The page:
Skip to content

HACKETT: Red Deer City Council continues to grapple with shelter


One of the easiest decisions a politician can make is deciding that they’ll make a decision later.

Although Red Deer city council took great pains to hear from the community, impacted businesses, and experts in their field, council opted to extend the site exception for the “temporary” homeless shelter at Cannery Row for 15 months.

That means in May 2025, council will be right back where they were this week, hearing pleas from the community to try and find a better solution.

To me, Coun. Kraymer Barnstable hit the nail on the head when he said, “what did we accomplish?” regarding the extension and being in the same place again in 2025.

Because in just over a year, with no permanent shelter and seemingly no white knight ready to swoop in and save the unhoused population from continuing to be perceived as a burden on the city, nothing will change. As I’ve said before, we need to remember that the unhoused population are people. They are sons and daughters, brothers and sisters, aunts, uncles, fathers and mothers like the rest of us.

They are people with complex problems that can’t be easily fixed by waving a magic wand or bringing in a bus to ship them out of town. I think council acknowledges this much, or at least they seemed to during this most recent public hearing.

In all, 32 people spoke at the public hearing that extended over two days earlier this week and there were many emotional pleas on both sides of the argument.

Business owners and those who love Red Deer’s downtown want the problem, mainly the homeless population, to simply go away.

There’s no guarantee that fixes anything in the downtown core, but on the surface, it seems like an easy fix to a deeply complicated problem. Community members are tired of being scared to go downtown because they feel unsafe and businesses are experiencing the same thing with their employees.

Sometimes that fear is real, like when the owner of a Superstore recalled all the times they found an unhoused individual who had overdosed in their store bathroom.

There is no shortage of examples of property damage and crime that flow from downtown, an unfortunate symptom of a population that has been largely abandoned and left to fend for themselves. There is no excuse for endangering the lives of others in the community under any circumstances, but ignoring a difficult issue or expecting it to go away if you push it to the outskirts of town, is not helpful to finding a permanent solution.

These are people who are facing complex social circumstances – whether it be drug addiction, trauma or a litany of other factors – they are still people who deserve compassion and empathy.

Those who are experts in dealing with complex social problems related to homelessness explained that for several reasons, say the unhoused population just won’t disappear if you don’t give them shelter. Based on the human rights convention, shelter must be provided in some way for these folks, so if it’s not in the form of a shelter, we likely would see tent encampments like many other cities across the country.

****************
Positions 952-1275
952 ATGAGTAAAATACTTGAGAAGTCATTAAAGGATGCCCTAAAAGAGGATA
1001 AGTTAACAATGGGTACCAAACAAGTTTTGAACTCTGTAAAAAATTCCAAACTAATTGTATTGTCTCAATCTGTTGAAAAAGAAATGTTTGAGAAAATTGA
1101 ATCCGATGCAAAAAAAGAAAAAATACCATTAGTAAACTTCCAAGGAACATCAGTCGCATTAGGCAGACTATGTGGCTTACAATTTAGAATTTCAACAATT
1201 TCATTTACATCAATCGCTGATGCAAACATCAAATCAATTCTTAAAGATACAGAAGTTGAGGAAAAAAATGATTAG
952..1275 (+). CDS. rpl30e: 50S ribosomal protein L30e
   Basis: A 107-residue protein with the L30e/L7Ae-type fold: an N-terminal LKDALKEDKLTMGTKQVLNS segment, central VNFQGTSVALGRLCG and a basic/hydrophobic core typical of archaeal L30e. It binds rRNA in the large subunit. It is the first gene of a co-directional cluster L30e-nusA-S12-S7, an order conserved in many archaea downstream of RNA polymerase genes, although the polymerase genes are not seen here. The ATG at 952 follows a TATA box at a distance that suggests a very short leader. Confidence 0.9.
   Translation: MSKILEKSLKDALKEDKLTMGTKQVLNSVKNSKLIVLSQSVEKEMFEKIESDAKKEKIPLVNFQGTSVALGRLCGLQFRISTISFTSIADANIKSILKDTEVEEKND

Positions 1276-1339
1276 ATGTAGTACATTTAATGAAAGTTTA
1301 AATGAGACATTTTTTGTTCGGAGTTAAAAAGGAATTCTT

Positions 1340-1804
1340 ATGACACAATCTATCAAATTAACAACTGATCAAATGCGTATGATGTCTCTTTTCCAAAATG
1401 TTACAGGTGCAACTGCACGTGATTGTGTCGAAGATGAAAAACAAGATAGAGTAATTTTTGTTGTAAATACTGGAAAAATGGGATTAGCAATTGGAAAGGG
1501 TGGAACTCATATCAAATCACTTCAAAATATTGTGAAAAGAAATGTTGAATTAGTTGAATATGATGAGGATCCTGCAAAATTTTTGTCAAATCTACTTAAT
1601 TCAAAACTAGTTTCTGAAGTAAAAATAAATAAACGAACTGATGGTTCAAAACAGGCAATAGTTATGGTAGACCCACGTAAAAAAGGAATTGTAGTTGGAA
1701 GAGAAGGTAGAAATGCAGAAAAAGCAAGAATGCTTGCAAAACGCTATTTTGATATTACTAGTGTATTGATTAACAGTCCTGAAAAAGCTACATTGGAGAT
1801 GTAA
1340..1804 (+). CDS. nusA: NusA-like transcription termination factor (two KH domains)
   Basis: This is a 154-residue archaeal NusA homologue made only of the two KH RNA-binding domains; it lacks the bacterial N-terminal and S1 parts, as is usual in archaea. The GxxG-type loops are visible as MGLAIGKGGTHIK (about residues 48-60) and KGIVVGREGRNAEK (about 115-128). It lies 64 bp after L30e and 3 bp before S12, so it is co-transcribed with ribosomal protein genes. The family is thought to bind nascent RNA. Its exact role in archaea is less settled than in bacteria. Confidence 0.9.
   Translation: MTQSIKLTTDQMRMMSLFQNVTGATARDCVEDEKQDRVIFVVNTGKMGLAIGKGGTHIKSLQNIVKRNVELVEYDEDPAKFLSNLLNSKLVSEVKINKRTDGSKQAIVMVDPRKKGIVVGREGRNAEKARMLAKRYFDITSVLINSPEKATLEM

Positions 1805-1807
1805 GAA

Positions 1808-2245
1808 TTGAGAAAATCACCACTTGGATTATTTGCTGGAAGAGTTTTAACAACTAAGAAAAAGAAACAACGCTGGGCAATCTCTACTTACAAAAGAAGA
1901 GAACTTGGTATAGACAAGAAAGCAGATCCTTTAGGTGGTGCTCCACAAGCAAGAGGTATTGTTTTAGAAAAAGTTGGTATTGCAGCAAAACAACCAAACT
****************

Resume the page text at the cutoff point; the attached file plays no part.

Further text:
Those same experts also note that downtown is a central location where many services are needed by unhoused individuals. Even without a shelter, those people would still find their way downtown to access services like Turning Point, soup kitchens or social supports.

All this is to say there is no easy solution to a complex problem. There is no one-size-fits-all cure. Council is being forced to deal with one of the more complicated matters in our society over the last decade.

But they signed up for this. They knew what the road ahead looked like. It seemed like they were ready to tackle the challenge.

To me, there is certainly more that can be done that is within their power, but for whatever reason, whether it be optics or a lack of understanding, they just aren’t willing to do it.

Ultimately, it’s easier to delay a decision than to make an unpopular one, and I think with the shelter in its current form, there would be lots of unhappiness if it were made permanent where it is now.

That’s why the city has been searching so hard and coming up empty on a permanent location, that isn’t where the temporary shelter is now. The mayor has acknowledged that people will be unhappy regardless of where the permanent shelter goes.

As I noted in previous columns, it is ultimately the job of elected officials to make tough decisions that not everybody will like but are in the best interest of the community’s long-term health.

It feels a bit like this council knows that if they do make an unpopular decision in this case, it might spell the end of their time on council. It is such a delicate file, one that almost every major city in the country is grappling with, and few have found solutions that are popular or celebrated by the masses.

All this can seem like a burden, but to me, it is an opportunity — an opportunity to be innovative and creative in finding a solution that can actually help the unhoused population and make the community a better place at the same time.

If I had that grand idea, I wouldn’t be sitting here writing this column.

I think this council has an opportunity to show the rest of the province and the country that we are innovators, we are helpers and in all that, the city is still desirable, healthy and thriving.

Maybe that’s too idyllic of a look at all this, but what’s life without a little optimism?

Byron Hackett is the Managing Editor of the Red Deer Advocate and a Regional Editor with Black Press Media.

Byron Hackett

About the Author: Byron Hackett

I have been apart of the Red Deer Advocate Black Press Media team since 2017, starting as a sports reporter.
Read more